Are You Paranoid Yet?
How are you feeling after Chelsea Manning’s conviction, Edward Snowden’s revelations and exile, David Miranda’s questioning at the UK border, the confiscation of David House’s electronic devices at the US border? (Not heard of that last one? Here’s a link: www.nytimes.com/2013/09/10/business/the-border-is-a-back-door-for-us-device-searches.html?smid=fb-share)
With these four stories high up in the news avalanche and many more like them hidden below, are you feeling paranoid yet? Angered? Resigned? Disciplined? Defiant? Chilled? Have you changed your internet usage? Do you travel without electronic devices now? Do you sweep your devices before travelling? Have you stopped storing data in the “cloud”? Have you been searching for newer, stronger, more secure encryption options? Are you more cautious about what you write, post, search etc. on line? Or … not? Do you assume no one is interested in you? Do you feel safe because you’ve done nothing wrong? Do you shrug the whole thing off because you feel powerless to do otherwise? Do you feel triumphant that whatever information NSA, GCHQ and/or other agencies collect about you is only burying them under an ever larger hay stack?
As a researcher in surveillance and privacy issues (an area now well represented at STS conferences due to the social roles technologies play in surveillance) I wish I could imbed those questions into this editorial as an interactive survey. But of course, even if I knew how to do so technically, the answers would be skewed by the respondents’ various coping techniques. For instance, any who have taken themselves “off the grid”, would by the same token … not respond. Still, if you feel so inclined, do by all means make use of the comments option we now have at EASST Review. I would love for us to have an EASST conversation on this topic. […]
Meanwhile, to open up one side of that conversation, here are some of my feelings on and approaches to the news that all our internet communications are being spied on, not only by commercial interests, but also by our own and/or others’ governments:
The response we surveillance researchers most often hear when we do survey the public on these issues is some variation on “nothing to hide, nothing to fear”. In my opinion, that’s wrong. Firstly, everybody has something to hide. Of course, most of us are not child porn mongers or Mafiosi or terrorists, but we still have secrets. Everybody has secrets. Your secrets may not even reach the level of embarrassing, but you still want them kept secret.
Secondly, once those secrets are out, there’s no calling them back and no knowing who will get hold of them. […]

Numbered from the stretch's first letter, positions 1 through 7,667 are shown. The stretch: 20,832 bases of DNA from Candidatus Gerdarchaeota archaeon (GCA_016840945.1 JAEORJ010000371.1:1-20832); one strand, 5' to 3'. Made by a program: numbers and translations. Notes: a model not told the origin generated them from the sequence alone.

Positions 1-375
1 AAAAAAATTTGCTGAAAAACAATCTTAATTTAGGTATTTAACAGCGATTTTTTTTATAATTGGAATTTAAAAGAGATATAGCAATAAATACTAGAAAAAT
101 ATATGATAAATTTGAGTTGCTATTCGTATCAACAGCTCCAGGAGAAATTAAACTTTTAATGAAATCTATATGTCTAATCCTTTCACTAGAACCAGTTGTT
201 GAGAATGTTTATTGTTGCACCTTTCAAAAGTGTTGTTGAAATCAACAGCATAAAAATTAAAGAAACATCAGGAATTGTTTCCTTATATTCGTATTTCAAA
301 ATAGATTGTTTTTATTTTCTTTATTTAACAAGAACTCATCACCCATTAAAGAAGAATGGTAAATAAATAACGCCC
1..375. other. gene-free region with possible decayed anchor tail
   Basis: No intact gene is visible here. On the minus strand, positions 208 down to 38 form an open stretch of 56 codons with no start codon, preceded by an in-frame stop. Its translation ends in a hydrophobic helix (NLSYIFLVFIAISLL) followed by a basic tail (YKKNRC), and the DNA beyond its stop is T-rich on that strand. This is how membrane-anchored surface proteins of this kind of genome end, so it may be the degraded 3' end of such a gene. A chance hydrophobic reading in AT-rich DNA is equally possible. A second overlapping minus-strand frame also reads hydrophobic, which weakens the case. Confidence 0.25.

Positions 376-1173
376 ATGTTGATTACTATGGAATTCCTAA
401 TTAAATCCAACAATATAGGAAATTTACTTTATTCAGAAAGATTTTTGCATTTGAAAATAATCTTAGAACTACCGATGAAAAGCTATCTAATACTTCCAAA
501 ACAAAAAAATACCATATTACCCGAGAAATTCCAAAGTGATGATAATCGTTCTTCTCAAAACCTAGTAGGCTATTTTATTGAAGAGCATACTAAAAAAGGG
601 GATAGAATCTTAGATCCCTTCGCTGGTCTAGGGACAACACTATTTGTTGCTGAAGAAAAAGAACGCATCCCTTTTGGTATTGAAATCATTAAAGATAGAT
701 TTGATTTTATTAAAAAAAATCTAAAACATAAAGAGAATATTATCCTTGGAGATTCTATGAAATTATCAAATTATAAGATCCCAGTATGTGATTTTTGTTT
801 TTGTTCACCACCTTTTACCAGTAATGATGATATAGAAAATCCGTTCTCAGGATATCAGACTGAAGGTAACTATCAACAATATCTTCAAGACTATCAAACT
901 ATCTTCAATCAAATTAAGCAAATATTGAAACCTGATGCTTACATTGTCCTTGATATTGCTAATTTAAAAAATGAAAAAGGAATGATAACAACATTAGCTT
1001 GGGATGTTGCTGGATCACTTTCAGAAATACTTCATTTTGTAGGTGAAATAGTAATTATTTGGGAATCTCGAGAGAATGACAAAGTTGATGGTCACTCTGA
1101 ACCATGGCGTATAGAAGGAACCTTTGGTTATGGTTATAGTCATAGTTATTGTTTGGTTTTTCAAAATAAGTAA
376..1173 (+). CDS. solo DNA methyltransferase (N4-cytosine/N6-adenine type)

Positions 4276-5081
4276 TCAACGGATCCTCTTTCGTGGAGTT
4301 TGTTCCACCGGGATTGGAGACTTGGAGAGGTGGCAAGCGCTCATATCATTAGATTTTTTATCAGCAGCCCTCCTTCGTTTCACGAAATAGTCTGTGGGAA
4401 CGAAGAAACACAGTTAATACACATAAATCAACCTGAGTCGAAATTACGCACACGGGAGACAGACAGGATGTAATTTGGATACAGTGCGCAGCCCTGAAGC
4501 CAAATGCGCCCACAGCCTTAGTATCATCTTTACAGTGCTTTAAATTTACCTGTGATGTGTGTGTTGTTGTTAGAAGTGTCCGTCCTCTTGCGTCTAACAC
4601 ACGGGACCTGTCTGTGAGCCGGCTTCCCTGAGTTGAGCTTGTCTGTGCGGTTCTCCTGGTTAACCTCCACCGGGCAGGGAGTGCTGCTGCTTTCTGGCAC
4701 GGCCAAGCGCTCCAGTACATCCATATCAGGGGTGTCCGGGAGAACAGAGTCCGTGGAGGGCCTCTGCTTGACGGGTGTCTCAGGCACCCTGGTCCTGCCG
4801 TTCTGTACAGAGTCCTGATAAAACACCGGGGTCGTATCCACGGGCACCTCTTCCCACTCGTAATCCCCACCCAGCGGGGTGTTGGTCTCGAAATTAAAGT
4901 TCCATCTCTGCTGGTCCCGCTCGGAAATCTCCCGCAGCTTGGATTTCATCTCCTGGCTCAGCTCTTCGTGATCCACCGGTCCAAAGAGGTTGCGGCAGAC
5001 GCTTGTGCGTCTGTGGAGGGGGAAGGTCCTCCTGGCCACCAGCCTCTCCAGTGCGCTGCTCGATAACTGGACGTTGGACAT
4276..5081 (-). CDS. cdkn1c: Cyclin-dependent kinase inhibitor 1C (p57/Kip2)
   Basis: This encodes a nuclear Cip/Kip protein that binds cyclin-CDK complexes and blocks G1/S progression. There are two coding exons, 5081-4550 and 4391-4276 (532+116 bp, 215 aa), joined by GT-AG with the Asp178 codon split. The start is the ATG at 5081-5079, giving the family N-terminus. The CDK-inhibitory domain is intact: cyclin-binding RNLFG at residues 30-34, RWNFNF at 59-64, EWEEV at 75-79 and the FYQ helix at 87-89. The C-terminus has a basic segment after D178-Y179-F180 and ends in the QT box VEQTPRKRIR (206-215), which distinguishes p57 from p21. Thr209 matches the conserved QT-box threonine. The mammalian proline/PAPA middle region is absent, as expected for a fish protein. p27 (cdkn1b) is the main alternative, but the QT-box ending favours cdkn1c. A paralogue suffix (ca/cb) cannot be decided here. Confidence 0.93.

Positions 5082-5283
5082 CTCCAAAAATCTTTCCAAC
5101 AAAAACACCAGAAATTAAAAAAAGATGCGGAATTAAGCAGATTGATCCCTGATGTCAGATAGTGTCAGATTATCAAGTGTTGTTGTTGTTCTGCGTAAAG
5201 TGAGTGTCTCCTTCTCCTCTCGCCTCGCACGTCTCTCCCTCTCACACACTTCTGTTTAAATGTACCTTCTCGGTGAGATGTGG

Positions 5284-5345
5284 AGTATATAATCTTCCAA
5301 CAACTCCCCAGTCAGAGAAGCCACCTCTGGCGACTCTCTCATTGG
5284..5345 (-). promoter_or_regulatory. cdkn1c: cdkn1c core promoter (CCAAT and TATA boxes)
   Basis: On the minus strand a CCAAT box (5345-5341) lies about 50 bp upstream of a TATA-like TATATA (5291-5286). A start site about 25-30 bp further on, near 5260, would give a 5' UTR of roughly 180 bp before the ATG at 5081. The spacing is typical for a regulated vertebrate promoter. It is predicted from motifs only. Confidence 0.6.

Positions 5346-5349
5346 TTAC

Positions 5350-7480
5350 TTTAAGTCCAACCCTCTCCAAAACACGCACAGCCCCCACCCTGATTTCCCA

Thirdly, you have no control over how your information is interpreted once it’s out there, beyond the reach of your own conversation. Just consider the case of Justin, a Texas teenager now out on bail after 5 months in prison but still facing terrorism charges for what was probably just an ill-considered joke. Apparently the police don’t know, or don’t care, that “J/K” in on-line teen-speak means “just kidding”. (edition.cnn.com/2013/07/12/tech/social-media/facebook-jailed-teen/index.html)1
So, knowing that I do indeed have something to hide and something to fear, how do I deal with that paranoia in my daily on-line existence? I don’t. The internet is too darned convenient; my life has become intertwined with it – I’m dependent on it, or perhaps addicted to it. The surveillance there is too darned pervasive; I despair of any possibility of avoiding it. The technologies for such avoidance are too geeky; I’m not an engineer, not even a hobbyist “hacker”. I can’t see myself spending the time to learn to control my information on-line. The whole caveat emptor existence of late modern risk societies – the situation where we must take responsibility for constantly analysing each option and individually taking the safest steps or suffer the consequences – is insurmountable. So I take the attitude my parents taught me during the McCarthy era of my California childhood:
I assume that the forces of repression know everything about me that they want to know and much that has been invented by or for them to boot. And whatever they may think they know, I am unashamed of it. I am proud of the positions I take, even of those I at some point reconsider. If I am persecuted for them, so be it. Should that happen, I will not be silenced (and here we are at an aspect of the internet much lauded by the techno-enthusiastic wings of STS – its unstoppability, its potential for democratizing discourse), I will not be moved, I will be proud to have wasted my persecutors’ time.
So I am not concerned for my own part. I am, however angered on behalf of democracy. For while in my opinion the “bigger haystack”-approach to surveillance is not an effective way to prevent terrorism, it is an effective way to track down whistle-blowers. Once a leak reaches the press, it is a small matter for those with access to the hay stack to work their way back through the communications records of the journalist to his or her interlocutors with access to the information in question. That means that the bigger haystack approach is a threat to investigative journalism, which in turn means that it is a threat to democracy. And in that regard, there are some things even I as a relatively helpless ordinary citizen can do. I can contribute to whistle-blowers’ defence funds. I can sign petitions on their behalf. I can write. And I can encourage those of you who agree with me to do the same.
Editorially yours, Ann R. Sætnan
1 Thanks to Kirsty Ball of Open University for this 3-point corrective to the «nothing to hide, nothing to fear» response. Kirsty, if you’re reading this – you need to publish the list yourself so I can reference it!